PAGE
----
Higher Logic Blog

Getting Buy-In: 5 Objections to Online Communities that Are Holding You Back

Written by Julie Dietz | January 23, 2018 at 1:30 PM

Everyone knows getting buy-in for a new project can be frustrating. There are concerns, objections, other priorities that need to be addressed before you can move forward. It’s often a long process.

Getting buy-in for an online community is no different. You’ll likely face questions and concerns even after you present your team with details on how an online community can improve acquisition, retention, and revenue. Being prepared for those concerns will help you address them and move your project forward.

Here are five of the most common objections you’ll face and how to overcome them.

1. We Don’t Have Enough Staff

Like many other objections you’ll hear, this is a valid concern. Running a successful online community takes at least one part-time staff member, if not a full-time community manager. Without the right person running your community, it may not be successful.

You have two options for dealing with this:

  1. Hire an additional employee. Having a community manager involved in set up, strategy, and engagement tactics from the beginning will give your community a strong start and help you meet business goals in the future.
  2. Community management services. These services are offered by third-party agencies or online community software providers. They give you access to experienced professionals who know how to set up communities and nurture their members. You can use community management services part time to fine tune your strategy and set up your site, or you can opt for a full-time community manager who acts an extension of your in-house staff.

Expert Tip: No matter which option you choose, remember that community is an organization-wide initiative. Get your entire team involved in the community with small tasks like posting blogs and answering questions. As your staff explores the community, they’ll likely find information that helps them do their jobs better.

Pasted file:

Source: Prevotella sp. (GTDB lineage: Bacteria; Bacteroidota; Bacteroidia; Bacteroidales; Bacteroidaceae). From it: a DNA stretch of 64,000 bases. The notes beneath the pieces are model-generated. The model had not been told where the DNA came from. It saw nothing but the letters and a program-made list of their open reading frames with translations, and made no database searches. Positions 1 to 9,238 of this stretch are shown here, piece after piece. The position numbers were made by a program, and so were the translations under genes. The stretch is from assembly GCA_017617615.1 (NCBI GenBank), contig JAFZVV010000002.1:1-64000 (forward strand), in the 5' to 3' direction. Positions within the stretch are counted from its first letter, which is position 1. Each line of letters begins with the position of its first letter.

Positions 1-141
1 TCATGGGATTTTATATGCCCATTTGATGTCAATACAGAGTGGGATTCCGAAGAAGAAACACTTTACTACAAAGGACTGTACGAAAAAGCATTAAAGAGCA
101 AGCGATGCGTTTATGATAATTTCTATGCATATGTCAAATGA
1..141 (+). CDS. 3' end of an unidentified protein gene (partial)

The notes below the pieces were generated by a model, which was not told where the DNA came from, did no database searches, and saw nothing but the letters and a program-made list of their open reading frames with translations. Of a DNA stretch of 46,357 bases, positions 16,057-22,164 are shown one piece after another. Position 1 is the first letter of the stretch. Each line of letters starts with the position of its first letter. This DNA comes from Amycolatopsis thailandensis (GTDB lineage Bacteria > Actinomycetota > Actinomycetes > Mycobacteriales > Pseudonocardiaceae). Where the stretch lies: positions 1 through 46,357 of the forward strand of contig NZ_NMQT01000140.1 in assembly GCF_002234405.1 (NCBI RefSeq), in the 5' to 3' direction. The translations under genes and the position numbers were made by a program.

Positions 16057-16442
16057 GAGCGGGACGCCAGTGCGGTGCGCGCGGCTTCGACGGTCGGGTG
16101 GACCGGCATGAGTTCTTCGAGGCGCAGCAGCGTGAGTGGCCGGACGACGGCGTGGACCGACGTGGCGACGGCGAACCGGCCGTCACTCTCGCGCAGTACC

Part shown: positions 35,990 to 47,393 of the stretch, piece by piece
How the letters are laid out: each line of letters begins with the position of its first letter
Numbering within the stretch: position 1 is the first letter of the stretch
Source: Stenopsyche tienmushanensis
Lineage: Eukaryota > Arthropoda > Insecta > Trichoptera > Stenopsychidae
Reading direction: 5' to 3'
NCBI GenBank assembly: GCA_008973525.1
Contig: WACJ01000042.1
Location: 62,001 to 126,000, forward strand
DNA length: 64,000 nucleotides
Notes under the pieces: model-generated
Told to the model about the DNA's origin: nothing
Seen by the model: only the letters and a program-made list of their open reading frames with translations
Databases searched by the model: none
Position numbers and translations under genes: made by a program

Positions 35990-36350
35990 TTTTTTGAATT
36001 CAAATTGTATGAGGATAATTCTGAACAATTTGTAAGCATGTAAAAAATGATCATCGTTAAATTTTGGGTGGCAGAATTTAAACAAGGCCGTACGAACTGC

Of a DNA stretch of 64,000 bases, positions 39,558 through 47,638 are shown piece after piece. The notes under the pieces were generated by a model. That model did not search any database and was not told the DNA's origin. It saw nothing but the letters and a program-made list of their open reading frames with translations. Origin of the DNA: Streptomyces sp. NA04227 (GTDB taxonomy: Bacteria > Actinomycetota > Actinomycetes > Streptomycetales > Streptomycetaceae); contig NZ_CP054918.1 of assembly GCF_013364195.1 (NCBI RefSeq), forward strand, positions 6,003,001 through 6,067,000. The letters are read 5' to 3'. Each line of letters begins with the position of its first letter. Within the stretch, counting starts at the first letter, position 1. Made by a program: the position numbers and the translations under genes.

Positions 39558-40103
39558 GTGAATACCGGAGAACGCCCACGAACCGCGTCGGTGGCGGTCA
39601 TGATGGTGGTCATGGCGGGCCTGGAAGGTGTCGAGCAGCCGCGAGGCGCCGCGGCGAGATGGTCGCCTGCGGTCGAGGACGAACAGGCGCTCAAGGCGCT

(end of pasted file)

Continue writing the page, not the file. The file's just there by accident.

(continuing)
2. We Don’t Have Budget

All new technology comes with costs, but budget usually isn’t as big a concern as it first appears. Online community software is only a fraction of your yearly operating budget, usually just one to three percent. That will increase slightly if you hire a new full-time community manager or use community management services, but it still won’t make much of a dent.

You can also recoup a lot of expenses by using your community to generate revenue. Advertising, sponsorships, event registration, paid education courses, and other revenue streams can increase income. We’ve seen some organizations make thousands of dollars a month on sponsorships alone, enough to completely pay for their community software license.

Analyze your budget and how an online community could influence your revenue streams. Chances are, the investment will not only be less of a strain than you thought, but could even put you in a better financial position.

3. We Already Have Similar Tools. Do We Really Need All This?

It’s easy for your team to assume you already have community tools. Social networks like Facebook and LinkedIn offer groups, while association and customer management platforms offer community add-ons. In some cases, you can use these tools to effectively engage your members, but they may also put you at a disadvantage.

Social media, AMS, and CRM communities offer very few features. You’re restricted to limited profiles, discussions, and file sharing that make it difficult to meet business goals. On top of that, engaging your audience on social media takes away your content ownership. Everything you post is at the mercy of the site’s fine print.

Dedicated online community platforms alleviate these concerns and are more likely to help you achieve business goals such as growing your organization. They have all the core features of social media, CRM, and AMS communities, along with additional engagement activities like learning management, mentoring programs, event tools, and volunteer management. Top platforms even have automation rules that help your team get more done with less work.